My Turn: Mandatory defensible space inspection program | SierraSun.com

My Turn: Mandatory defensible space inspection program

Duane Whitelaw
Special to the Sun

TAHOE CITY, Calif. and#8212; The North Tahoe Fire Protection District has been working with property owners for many years to improve community fire safety through defensible space programs. It is important to remember defensible space is the law (PRC 4291). The inspection program has historically focused on sending out educational materials, making presentations to homeowner and service groups and targeting school kids during fire prevention week.

The inspection program evolved in the mid-1990and#8217;s to show homeowners how to specifically correct fire hazards around their home by providing them with an inspection checklist. With many thousands of homes in the district though, homeowners could go years without a specific inspection report on their property.

Following the Angora and Washoe fires, the district asked property owners to support a fire assessment to aid our prevention and hazardous fuels reduction programs. Seeing first-hand the devastation a wildfire can cause, property owners doubled their efforts to clean up their yards. Our fire assessment funded dooryard chipping and pine needle drop off day programs burst at the seams with folks taking advantage of these services.

With so many property owner successes, the homes without defensible space really stand out. Untreated vacant lots and adjoining public lands also became the obvious target. After a property owner spends many hours and much money complying with this state law, it was difficult to justify why a neighbor was allowed to leave their property untreated. Our phones ring off the hook with complaints about a neighborand#8217;s property going untreated year after year.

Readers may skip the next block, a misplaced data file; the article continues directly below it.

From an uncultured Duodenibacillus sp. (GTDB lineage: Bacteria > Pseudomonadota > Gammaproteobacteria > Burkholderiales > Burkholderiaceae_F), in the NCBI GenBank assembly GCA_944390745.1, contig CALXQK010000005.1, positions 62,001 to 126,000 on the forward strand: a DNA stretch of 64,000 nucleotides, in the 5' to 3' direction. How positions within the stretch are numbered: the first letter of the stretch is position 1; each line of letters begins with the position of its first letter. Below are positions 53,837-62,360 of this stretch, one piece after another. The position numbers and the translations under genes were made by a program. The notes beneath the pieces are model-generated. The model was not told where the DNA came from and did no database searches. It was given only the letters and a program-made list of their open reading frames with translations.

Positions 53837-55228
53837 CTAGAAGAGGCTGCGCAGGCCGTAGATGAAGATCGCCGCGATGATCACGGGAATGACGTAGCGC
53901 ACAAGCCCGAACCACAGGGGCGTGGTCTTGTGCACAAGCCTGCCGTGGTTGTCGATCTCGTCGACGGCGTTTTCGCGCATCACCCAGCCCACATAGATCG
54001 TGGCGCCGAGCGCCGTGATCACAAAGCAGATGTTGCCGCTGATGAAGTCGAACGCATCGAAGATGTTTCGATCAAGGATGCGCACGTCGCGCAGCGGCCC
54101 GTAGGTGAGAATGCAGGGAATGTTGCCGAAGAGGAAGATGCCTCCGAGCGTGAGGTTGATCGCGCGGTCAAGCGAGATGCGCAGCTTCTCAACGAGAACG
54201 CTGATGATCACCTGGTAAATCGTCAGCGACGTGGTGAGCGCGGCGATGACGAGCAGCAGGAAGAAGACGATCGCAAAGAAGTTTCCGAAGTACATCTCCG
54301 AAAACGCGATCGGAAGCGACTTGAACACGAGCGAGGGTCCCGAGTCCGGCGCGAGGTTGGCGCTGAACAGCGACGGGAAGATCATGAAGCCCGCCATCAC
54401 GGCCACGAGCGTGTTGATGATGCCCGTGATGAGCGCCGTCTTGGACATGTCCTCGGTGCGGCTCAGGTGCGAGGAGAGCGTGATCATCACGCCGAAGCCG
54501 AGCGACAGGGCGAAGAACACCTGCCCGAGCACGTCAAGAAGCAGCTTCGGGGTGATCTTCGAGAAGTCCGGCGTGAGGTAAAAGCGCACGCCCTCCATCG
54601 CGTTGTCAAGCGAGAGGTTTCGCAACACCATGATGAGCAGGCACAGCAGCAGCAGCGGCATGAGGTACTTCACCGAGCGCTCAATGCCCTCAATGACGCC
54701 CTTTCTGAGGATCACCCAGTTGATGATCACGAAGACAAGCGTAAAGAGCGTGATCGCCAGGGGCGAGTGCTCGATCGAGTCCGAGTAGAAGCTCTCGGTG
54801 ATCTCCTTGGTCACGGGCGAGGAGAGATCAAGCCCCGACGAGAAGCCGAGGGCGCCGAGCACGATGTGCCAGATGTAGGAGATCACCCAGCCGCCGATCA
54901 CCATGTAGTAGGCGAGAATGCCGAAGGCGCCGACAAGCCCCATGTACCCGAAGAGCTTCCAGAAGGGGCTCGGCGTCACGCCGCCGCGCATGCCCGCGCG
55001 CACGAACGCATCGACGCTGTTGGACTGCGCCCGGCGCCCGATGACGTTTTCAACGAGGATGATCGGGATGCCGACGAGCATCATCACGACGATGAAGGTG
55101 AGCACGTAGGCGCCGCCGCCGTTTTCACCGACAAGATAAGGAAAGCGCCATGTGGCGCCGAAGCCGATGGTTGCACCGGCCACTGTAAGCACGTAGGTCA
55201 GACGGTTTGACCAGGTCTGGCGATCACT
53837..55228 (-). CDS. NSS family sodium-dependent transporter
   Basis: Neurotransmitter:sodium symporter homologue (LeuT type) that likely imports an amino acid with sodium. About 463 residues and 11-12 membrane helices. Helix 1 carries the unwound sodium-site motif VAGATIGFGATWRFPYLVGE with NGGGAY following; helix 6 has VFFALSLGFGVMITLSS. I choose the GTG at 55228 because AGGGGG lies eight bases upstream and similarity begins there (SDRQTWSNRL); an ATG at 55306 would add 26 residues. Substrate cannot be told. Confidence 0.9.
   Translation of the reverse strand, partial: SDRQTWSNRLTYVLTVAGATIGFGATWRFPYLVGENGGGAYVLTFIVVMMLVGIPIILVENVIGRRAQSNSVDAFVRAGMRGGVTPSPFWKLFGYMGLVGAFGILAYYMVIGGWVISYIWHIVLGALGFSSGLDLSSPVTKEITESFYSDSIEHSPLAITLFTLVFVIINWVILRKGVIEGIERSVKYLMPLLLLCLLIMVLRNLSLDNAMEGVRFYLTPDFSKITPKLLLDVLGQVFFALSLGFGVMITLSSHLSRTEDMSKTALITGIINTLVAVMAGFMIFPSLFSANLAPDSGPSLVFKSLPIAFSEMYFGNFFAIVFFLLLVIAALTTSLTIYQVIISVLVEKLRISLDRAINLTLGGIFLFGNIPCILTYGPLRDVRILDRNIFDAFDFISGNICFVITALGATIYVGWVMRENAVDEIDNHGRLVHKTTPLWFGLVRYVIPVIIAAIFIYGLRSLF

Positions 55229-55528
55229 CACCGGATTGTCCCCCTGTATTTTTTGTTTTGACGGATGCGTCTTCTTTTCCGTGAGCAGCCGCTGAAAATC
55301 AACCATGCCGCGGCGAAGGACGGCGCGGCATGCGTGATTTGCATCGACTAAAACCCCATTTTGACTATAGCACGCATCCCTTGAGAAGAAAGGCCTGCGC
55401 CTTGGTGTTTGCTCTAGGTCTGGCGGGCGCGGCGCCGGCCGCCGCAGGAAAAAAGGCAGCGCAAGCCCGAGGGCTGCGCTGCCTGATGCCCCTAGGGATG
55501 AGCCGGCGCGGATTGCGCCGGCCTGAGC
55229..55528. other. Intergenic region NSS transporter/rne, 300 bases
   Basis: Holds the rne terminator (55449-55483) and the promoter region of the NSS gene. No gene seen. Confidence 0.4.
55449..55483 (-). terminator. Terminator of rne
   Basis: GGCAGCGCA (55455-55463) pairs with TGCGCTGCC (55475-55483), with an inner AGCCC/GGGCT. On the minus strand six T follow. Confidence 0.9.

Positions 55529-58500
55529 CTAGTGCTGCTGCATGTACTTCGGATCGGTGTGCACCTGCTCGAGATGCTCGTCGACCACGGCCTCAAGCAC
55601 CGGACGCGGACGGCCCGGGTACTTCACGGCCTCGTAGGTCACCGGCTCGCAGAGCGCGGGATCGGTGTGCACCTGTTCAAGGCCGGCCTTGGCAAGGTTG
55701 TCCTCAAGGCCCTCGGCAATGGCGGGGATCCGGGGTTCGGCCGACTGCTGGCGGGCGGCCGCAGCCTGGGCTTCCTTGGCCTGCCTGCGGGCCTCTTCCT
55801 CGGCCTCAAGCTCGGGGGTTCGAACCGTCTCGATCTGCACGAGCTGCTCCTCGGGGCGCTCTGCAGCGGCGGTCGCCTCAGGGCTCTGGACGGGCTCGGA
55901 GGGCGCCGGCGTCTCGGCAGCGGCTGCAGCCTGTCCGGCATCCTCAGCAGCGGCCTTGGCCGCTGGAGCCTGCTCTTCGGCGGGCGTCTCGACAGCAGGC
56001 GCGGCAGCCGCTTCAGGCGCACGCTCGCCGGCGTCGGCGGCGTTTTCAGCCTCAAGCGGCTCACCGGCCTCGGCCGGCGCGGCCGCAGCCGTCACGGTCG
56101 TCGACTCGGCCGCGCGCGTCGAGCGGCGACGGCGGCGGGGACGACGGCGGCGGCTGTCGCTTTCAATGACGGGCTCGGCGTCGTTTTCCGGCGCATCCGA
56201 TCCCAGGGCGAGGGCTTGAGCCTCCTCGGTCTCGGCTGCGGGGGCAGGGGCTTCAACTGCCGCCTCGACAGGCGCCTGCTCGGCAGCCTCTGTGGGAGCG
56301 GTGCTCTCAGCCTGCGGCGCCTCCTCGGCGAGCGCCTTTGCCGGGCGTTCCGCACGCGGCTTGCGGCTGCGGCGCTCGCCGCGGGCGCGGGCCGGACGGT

After serious discussion, the fire district decided in 2009 to take the next step in our defensible space program to deal with homeowners unwilling to do any work at all. With the help of Calfire (the State Fire Department) we prioritized high risk neighborhoods and started the mandatory compliance program. Criteria we considered included terrain, emergency ingress and egress, water storage and flow, response times of first arriving units, etc.

In the fire season prior to the enforcement year in a given neighborhood we do educational inspections of the homes with a notice stating a mandatory inspection will occur the following year. Each of the first two seasons resulted in the highest percentage of compliance ever seem in our history. Out of hundreds initially referred to the District Attorneyand#8217;s office, only a few actually saw the judge. The goal is to eventually inspect all homes as weather and resources permit.

Despite the successes, relations with property owners (our customers) have suffered. People who routinely get their work done have been swept up into the enforcement effort. While any property showing progress is pulled from the court docket immediately, often times confusion and misunderstanding occurs. I sincerely apologize to anyone unfairly put in this category where work is actually done.

As stated, this program is aimed at those refusing to do any work whatsoever. Your defensible space is only as good as your neighbors. At the risk of affecting relations with our more strident supporters, enforcement is only recommended on those not caring about the fire safety in the communities we live and serve.

I know this program can be improved and your input is always welcome. We can be contacted at http://www.ntfire.net or you can call my office directly at 530-583-6911.

and#8212; Duane Whitelaw is chief of the North Tahoe Fire Protection District.